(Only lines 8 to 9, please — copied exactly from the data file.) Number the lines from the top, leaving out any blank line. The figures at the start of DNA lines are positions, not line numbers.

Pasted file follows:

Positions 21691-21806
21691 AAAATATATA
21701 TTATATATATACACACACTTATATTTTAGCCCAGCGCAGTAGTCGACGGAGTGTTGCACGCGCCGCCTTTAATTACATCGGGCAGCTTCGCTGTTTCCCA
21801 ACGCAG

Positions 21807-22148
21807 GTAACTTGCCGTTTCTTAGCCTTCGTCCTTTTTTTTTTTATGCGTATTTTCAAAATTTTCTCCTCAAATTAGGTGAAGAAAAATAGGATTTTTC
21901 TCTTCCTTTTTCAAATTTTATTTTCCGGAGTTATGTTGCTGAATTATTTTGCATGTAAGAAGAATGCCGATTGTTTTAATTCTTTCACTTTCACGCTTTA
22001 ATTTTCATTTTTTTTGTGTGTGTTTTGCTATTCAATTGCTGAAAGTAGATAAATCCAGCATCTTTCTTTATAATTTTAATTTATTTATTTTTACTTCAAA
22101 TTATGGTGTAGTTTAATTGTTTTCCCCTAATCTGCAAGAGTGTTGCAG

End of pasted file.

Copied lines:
22001 ATTTTCATTTTTTTTGTGTGTGTTTTGCTATTCAATTGCTGAAAGTAGATAAATCCAGCATCTTTCTTTATAATTTTAATTTATTTATTTTTACTTCAAA
22101 TTATGGTGTAGTTTAATTGTTTTCCCCTAATCTGCAAGAGTGTTGCAG